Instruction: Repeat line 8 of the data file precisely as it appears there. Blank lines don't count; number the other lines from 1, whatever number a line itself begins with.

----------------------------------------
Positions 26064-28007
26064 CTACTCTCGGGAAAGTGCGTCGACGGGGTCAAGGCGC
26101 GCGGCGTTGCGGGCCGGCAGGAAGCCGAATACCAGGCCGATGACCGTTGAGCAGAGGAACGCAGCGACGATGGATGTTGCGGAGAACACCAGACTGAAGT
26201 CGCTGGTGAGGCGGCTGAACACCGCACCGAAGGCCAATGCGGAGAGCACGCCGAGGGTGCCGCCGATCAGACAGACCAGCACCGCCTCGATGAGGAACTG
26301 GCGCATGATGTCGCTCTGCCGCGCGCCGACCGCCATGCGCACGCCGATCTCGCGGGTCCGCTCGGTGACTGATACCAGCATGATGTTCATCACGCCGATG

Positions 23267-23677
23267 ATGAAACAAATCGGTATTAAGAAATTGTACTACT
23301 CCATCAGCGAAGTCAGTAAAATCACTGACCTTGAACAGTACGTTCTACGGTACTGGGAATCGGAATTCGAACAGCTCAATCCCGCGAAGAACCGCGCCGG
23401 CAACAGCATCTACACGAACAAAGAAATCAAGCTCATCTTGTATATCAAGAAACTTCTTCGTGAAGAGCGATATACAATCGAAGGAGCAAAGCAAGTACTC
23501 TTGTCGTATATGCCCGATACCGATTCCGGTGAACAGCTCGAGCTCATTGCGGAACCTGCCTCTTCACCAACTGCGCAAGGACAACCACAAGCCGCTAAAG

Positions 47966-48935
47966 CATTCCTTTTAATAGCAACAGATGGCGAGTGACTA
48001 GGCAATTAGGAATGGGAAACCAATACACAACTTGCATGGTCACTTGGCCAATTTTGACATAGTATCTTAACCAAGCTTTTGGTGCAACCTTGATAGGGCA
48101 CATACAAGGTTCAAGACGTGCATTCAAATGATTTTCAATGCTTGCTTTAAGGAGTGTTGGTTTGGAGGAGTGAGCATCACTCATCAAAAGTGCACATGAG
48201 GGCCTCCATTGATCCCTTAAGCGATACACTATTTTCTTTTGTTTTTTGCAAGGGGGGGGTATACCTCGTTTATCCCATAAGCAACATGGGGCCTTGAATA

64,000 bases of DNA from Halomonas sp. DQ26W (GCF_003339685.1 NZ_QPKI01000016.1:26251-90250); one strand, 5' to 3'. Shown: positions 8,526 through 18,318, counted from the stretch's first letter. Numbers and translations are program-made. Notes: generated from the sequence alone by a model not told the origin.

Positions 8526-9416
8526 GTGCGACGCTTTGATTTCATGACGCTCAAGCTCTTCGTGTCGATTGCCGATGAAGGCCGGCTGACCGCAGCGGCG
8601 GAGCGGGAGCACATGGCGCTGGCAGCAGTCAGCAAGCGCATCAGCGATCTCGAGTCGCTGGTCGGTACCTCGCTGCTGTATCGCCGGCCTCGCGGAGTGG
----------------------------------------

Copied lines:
23301 CCATCAGCGAAGTCAGTAAAATCACTGACCTTGAACAGTACGTTCTACGGTACTGGGAATCGGAATTCGAACAGCTCAATCCCGCGAAGAACCGCGCCGG